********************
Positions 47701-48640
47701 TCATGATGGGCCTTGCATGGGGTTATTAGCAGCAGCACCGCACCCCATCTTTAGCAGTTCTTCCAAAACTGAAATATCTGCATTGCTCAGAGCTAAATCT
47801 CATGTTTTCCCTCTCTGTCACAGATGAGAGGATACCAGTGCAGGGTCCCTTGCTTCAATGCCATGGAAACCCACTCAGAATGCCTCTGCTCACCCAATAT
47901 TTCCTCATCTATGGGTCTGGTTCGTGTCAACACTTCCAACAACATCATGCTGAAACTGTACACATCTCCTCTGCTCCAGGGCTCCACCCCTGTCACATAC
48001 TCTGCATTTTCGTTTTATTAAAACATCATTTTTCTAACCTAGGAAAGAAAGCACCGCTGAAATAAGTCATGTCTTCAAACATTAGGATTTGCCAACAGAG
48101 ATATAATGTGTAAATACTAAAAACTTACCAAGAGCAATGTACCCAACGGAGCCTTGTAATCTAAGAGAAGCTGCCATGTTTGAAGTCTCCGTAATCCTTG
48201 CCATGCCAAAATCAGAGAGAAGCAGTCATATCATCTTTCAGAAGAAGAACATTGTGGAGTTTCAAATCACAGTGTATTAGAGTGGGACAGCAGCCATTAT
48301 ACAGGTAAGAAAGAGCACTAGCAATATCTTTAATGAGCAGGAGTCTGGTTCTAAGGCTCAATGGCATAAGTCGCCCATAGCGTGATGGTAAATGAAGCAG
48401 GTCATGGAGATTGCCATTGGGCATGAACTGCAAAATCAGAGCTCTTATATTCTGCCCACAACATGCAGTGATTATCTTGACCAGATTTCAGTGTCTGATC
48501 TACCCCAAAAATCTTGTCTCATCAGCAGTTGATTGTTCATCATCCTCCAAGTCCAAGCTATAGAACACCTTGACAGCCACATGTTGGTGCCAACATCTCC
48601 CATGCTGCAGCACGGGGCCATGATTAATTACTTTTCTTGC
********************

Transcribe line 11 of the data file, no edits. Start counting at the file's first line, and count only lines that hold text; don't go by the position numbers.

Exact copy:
48601 CATGCTGCAGCACGGGGCCATGATTAATTACTTTTCTTGC